Making Room in the Sanctuary for God’s Great Dance Floor

Making Room in the Sanctuary for God’s Great Dance Floor

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A few weeks ago, Christianity Today published an article by Jeff Neely called “Wait upon the Drop.”

The bass drop, that is.

Yes, churches in this country and beyond have begun to incorporate electronic dance music (EDM) to, in the words of the author, “elevate praise.”

The Church of Right Now

Russ Jones, Pastor of Worship Arts at The Crossing, a non-denominational Tampa congregation, says that EDM is a perfect fit for them, especially their youth ministry, as “that’s their culture right now.”

Did you hear that?

Right now.

This is what their “right now” sounds like at The Crossing.

The momentum of the jesusy EDM movement is undeniable. Even worship superstars like Chris Tomlin are incorporating it into their routine. Here’s Tomlin’s version of “God’s Great Dance Floor” at Passion in 2013.

Gettin’ Jiggy Wit Jesus

There were two quotes in this piece that caught me off guard:

“[EDM] gives permission to have fun and jump around. When you look out into the congregation or the crowd, everyone is just jumping to the music. And I feel that is the beauty of EDM—you can’t not jump to the beat.” – Aodhan King, Hillsong Young and Free vocalist.

Right. That’s what EDM is supposed to do. It’s not supposed to draw out the voice of a congregation. It’s supposed to make people want to move and leave their rational selves behind. And buy music. And stay in the club longer and spend more on drinks. It doesn’t facilitate the liturgy, it hijacks the liturgy, making it something else entirely. It’s more about letting go, giving in to a medium that cannot elicit the gravitas and sobriety needed for the holy work of God’s people.

“’It bridges something primal in us,’ [Scott Blackwell] said. ‘That’s something God put there, and it can be used for good or bad.’ …At the same time, people need to follow their own convictions, Blackwell said. If a person finds that listening to Christian EDM personally elicits sinful temptations, ‘then you know what, you probably shouldn’t do that.’”

But what need do we have to be primal in worship? [And if we really feel the music itself could elicit some generic “sinful temptations” in our congregants, why would we use it in the first place?] Certainly, there is room for a complete range of human emotion. Joy, enthusiasm, and amusement can all be present. But the task we’re supposed to be about is never one of complete abandon. Our charge in this world is a serious, sober one. We’re not called to check our brains when we worship God. In fact, as humans with [perhaps more or less] developed prefrontal cortices, why would we even want to completely give ourselves over to our primal, limbic urges, especially in worship?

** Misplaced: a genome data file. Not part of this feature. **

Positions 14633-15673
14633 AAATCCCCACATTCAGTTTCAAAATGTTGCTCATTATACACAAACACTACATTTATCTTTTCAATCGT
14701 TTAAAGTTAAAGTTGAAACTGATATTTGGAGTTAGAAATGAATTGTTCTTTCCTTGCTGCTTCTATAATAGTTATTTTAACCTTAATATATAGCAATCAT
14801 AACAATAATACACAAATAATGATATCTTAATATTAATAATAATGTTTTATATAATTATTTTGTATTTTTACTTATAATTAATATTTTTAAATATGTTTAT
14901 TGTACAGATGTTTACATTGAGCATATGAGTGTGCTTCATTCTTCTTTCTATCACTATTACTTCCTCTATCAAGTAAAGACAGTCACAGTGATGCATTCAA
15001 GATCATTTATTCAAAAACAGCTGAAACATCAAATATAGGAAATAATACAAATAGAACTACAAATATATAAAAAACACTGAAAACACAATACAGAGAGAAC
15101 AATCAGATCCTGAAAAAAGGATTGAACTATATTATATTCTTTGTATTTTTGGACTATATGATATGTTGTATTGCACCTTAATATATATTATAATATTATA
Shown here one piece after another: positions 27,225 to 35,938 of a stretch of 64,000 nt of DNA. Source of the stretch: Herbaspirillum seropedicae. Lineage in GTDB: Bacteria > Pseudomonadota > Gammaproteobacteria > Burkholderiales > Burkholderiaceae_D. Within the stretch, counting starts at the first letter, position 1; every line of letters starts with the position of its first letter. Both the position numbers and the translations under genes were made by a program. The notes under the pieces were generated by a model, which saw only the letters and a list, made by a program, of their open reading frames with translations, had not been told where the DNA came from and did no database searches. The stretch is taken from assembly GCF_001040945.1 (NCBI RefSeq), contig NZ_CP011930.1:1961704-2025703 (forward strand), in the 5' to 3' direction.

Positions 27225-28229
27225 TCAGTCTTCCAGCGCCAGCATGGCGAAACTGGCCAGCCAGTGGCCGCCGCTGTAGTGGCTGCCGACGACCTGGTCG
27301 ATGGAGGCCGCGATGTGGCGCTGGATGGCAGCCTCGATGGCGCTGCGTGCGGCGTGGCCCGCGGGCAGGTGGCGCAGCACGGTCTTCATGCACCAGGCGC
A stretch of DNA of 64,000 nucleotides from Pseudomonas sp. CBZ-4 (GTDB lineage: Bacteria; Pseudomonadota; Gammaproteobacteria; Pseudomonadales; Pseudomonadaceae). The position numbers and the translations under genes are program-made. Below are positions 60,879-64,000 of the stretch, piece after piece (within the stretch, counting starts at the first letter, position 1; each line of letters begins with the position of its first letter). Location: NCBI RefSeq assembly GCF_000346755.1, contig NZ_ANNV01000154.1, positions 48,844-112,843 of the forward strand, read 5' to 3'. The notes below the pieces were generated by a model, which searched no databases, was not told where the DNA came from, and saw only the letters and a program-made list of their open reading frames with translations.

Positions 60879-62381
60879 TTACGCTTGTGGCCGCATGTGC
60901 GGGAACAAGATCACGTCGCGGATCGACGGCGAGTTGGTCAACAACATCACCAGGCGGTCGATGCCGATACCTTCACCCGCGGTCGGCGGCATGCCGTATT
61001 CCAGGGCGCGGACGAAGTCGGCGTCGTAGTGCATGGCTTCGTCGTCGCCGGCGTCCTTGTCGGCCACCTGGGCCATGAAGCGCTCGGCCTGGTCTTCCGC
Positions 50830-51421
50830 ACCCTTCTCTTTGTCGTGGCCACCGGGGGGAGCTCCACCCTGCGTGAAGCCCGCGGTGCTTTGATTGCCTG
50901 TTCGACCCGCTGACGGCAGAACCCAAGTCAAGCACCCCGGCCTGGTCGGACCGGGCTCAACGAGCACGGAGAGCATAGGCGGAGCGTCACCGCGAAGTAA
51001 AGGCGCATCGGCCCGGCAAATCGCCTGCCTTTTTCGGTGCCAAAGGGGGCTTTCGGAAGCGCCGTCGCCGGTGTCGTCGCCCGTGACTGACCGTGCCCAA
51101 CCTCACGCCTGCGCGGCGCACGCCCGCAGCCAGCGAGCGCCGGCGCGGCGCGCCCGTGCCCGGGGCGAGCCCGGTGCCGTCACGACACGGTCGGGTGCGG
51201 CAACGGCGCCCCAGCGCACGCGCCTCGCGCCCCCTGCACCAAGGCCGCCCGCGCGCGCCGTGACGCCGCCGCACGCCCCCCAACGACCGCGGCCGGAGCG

Same Song, Second Verse, Chorus, Bridge, Repeat Chorus

My response to this entire article was one of grief and dismay. We still haven’t learned. The church in each recent generation has done its best to leverage cultural trappings, primarily commercial music, to bring people in. But every study done, every survey taken over the past few years demonstrates the failure of this strategy.

It’s not working, church. And it’s certainly not sustainable.

Never was the title Christianity Today more appropriate. This is certainly not the Christianity of yesterday, nor is it the Christianity of tomorrow. It is only today.

As quickly as they appeared, these latest incarnations will fade away, leaving the now not-so-young adults with a church they don’t recognize. By and large, they will wake up one day without any real connection to the saints gone before, nor the masses that follow. The only tradition in contemporary church culture is reinvention. That is the only Lord and Savior they seem to know. And as those winds of pop-culture blow, a new generation will come on the scene, with their own entertainment language. Their god’s great dance floor will be swarming with newer, younger, trendier versions of themselves.

We’re promised that Word and Sacrament are enough to sustain and strengthen us. But we’ve decided we must know better.

The contemporary church’s mission is coming clearly into focus: to help young people dance Sunday morning away for a few short months or years, and hopefully get them to follow some sort of jesus in the process.

But the jesusy bait and switch simply doesn’t work.

You might be able to leverage current entertainment to get butts in your seats for a while. But they will only stay as long as your product remains the same.

Because you won them with the music, not with the message.

Not the gospel message, anyway.

Church, when will we ever learn?


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